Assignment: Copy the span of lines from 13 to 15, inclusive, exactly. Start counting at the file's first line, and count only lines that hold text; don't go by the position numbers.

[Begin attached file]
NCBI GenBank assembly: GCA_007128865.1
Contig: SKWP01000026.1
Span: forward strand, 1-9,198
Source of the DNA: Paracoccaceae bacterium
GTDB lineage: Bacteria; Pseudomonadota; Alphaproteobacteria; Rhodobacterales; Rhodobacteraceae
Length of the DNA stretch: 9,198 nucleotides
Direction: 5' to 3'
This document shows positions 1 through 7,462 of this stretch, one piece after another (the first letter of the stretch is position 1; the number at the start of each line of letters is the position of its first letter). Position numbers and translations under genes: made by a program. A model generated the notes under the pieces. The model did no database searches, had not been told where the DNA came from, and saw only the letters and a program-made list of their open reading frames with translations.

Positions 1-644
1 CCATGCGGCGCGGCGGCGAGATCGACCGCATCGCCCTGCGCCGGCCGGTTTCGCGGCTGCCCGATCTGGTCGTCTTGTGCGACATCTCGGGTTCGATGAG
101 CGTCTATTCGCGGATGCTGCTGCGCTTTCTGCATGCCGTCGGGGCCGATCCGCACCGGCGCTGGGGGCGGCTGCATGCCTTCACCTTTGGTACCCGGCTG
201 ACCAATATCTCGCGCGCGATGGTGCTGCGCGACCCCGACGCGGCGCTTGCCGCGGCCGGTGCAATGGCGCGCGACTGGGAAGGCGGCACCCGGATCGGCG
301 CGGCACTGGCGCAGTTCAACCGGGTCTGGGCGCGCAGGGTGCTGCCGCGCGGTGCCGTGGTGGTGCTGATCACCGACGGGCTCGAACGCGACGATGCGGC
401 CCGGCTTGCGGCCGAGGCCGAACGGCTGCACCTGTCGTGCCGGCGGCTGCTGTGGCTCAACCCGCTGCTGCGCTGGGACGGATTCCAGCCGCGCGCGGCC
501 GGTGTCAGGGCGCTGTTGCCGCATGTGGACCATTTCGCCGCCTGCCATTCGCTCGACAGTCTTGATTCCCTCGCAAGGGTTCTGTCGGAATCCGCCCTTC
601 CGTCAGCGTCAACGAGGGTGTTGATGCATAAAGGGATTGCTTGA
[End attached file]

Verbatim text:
301 CGGCACTGGCGCAGTTCAACCGGGTCTGGGCGCGCAGGGTGCTGCCGCGCGGTGCCGTGGTGGTGCTGATCACCGACGGGCTCGAACGCGACGATGCGGC
401 CCGGCTTGCGGCCGAGGCCGAACGGCTGCACCTGTCGTGCCGGCGGCTGCTGTGGCTCAACCCGCTGCTGCGCTGGGACGGATTCCAGCCGCGCGCGGCC
501 GGTGTCAGGGCGCTGTTGCCGCATGTGGACCATTTCGCCGCCTGCCATTCGCTCGACAGTCTTGATTCCCTCGCAAGGGTTCTGTCGGAATCCGCCCTTC